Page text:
Judy’s favorite method for grilled corn is to start in the microwave and then finish on the grill at the same time the other items are cooking. That keeps it sweet and from getting tough and burnt. She cooks it in husks or in a covered dish for 2 minutes per ear. See her recipe below for corn salad using leftover cooked corn.

Cheryle Jones Syracuse, MS
Professor Emeritus, The Ohio State University

Here is one of Food and Health Communication’s Favorite recipes for corn:

Fresh Corn Salad

Serves: 4 | Serving Size: 1 cup
Total Time: 15 min | Prep: 15 min | Cook: 0 min

Ingredients:

6 cups dark green lettuce, preferably red leaf
2 ears of corn, shucked and cooked
1 large, ripe tomato
1/2 medium-sized, ripe avocado
1 tablespoon olive oil
2 tablespoons flavored vinegar
Black pepper to taste

Directions:

Cut the lettuce into bite-sized pieces and soak in a large amount of cold water; allow to stand so the dirt sinks to the bottom. Drain the lettuce well in a colander. Place the lettuce in a salad bowl.

Cut the corn off the cob and place on top of the lettuce. Core and dice the tomato and place on top of the salad. Cut the avocado in half, remove the pit and scoop out the flesh from the rind. Dice the avocado and place it on top of the salad.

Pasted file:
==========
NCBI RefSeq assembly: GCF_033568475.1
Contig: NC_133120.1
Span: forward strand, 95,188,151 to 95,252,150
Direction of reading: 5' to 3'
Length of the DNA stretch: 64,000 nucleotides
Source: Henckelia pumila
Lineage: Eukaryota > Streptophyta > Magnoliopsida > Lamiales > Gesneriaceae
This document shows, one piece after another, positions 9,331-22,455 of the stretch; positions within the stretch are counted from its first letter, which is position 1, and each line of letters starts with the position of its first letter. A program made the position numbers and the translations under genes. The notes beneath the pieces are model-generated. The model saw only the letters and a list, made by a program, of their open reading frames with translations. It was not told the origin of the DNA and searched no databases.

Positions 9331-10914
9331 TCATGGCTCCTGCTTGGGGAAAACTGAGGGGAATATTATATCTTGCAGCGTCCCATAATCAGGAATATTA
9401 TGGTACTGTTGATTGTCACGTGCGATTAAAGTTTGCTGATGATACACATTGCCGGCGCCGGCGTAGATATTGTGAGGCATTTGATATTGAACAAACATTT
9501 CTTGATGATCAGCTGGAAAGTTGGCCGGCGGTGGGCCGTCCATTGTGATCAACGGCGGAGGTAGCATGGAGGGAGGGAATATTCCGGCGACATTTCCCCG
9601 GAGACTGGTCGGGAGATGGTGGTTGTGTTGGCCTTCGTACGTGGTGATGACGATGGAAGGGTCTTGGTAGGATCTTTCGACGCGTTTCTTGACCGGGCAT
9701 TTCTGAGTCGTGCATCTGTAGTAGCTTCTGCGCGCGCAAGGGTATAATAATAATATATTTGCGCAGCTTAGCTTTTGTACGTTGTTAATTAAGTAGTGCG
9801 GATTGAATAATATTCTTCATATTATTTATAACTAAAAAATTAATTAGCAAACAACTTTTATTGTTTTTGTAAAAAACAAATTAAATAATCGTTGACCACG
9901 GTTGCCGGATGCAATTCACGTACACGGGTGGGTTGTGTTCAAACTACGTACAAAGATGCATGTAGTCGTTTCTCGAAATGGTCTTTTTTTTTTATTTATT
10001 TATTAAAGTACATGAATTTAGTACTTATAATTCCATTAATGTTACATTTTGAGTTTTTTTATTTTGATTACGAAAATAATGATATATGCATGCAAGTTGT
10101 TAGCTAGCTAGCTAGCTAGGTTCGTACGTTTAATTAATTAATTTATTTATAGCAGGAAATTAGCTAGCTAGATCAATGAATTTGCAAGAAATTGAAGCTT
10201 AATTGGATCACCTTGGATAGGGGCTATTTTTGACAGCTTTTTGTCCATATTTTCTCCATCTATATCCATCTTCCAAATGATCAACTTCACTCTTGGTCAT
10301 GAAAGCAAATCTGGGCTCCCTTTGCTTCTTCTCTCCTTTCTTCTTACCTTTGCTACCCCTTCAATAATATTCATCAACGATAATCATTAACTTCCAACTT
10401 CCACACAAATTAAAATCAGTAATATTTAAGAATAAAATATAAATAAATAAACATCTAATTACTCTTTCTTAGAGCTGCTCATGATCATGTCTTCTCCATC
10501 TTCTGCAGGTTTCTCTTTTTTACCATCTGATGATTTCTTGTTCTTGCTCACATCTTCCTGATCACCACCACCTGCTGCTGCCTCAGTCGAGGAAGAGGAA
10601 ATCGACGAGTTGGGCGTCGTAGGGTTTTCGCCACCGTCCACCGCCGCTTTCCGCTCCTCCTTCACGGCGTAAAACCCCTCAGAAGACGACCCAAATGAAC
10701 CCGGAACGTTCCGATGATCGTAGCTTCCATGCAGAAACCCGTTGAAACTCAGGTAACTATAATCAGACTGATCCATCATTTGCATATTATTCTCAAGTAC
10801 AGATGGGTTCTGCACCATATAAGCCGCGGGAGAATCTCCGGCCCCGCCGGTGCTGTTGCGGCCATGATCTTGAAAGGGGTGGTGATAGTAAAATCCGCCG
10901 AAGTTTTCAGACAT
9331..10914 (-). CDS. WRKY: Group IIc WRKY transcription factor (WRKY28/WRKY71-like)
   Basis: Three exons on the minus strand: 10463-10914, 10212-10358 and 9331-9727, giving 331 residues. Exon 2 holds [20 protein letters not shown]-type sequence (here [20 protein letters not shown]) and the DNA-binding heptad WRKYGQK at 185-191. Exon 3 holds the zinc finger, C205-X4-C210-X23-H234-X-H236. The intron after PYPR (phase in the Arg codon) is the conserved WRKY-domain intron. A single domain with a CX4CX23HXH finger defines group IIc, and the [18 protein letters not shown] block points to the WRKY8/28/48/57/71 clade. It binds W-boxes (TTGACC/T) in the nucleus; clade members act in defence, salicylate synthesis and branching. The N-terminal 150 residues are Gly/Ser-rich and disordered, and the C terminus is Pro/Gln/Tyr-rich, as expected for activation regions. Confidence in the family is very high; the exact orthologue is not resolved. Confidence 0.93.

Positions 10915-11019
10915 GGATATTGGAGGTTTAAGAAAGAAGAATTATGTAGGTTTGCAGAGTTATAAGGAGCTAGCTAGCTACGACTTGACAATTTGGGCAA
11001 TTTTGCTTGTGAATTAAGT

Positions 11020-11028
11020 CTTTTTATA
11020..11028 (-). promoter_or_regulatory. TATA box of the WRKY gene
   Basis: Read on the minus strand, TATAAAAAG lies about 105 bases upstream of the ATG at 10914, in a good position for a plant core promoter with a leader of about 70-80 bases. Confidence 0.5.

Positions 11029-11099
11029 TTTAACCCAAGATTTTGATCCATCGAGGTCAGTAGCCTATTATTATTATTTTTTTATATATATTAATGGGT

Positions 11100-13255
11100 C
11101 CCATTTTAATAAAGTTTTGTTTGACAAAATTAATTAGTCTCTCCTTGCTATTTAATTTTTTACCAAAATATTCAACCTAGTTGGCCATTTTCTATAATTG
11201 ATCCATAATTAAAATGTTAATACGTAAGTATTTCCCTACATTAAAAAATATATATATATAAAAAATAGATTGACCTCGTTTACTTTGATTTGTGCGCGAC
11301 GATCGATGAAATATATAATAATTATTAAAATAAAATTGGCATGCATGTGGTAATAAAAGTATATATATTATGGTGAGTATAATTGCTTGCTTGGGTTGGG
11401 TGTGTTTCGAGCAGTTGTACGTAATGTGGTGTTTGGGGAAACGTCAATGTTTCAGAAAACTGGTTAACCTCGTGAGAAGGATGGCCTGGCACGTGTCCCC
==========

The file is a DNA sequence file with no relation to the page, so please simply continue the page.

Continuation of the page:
Chill and cover the salad until ready to serve, up to 3 hours.

When ready to serve, drizzle oil and vinegar over the top and add black pepper to taste.

Serves 4. Each 1 cup serving: 148 calories, 8g fat, 1g saturated fat, 0gtrans fat, 0mg cholesterol, 18mg sodium, 20g carbohydrate, 4g fiber, 4gsugars, 4g protein.© Food and Health CommunicationsAnother article in the blog on Corn-on-the-Cob

Shucks with the husks

Freezing the Taste of Summer

One of the great tastes of summer  is corn-on-the-cob. Lots of people try to retain that great flavor for later in the year by freezing corn when it’s at its peak.

People are always looking for quick and easy ways to do things and the internet tends to perpetuate this with the latest fads and quick-you-have-to-try recipes. Preserving corn-on-the-cob is frequently a topic. I’ve heard two new corn “ideas” this year. While neither are “unsafe”, the quality of the final products may not be so great.

One of these  methods is freezing corn cut off-the-cob  in a mixture of water, sugar and salt in lieu of blanching. There is no research to prove that this sugar and salt brine would be a substitute for heat to inactivate enzymes.

Another  “tip” going around is to put the corn directly in the freezer (husks and silk and all). This method obviously doesn’t include blanching either.  For my personal thoughts on cooking in the husks see an earlier blog post Shucks with the Husks .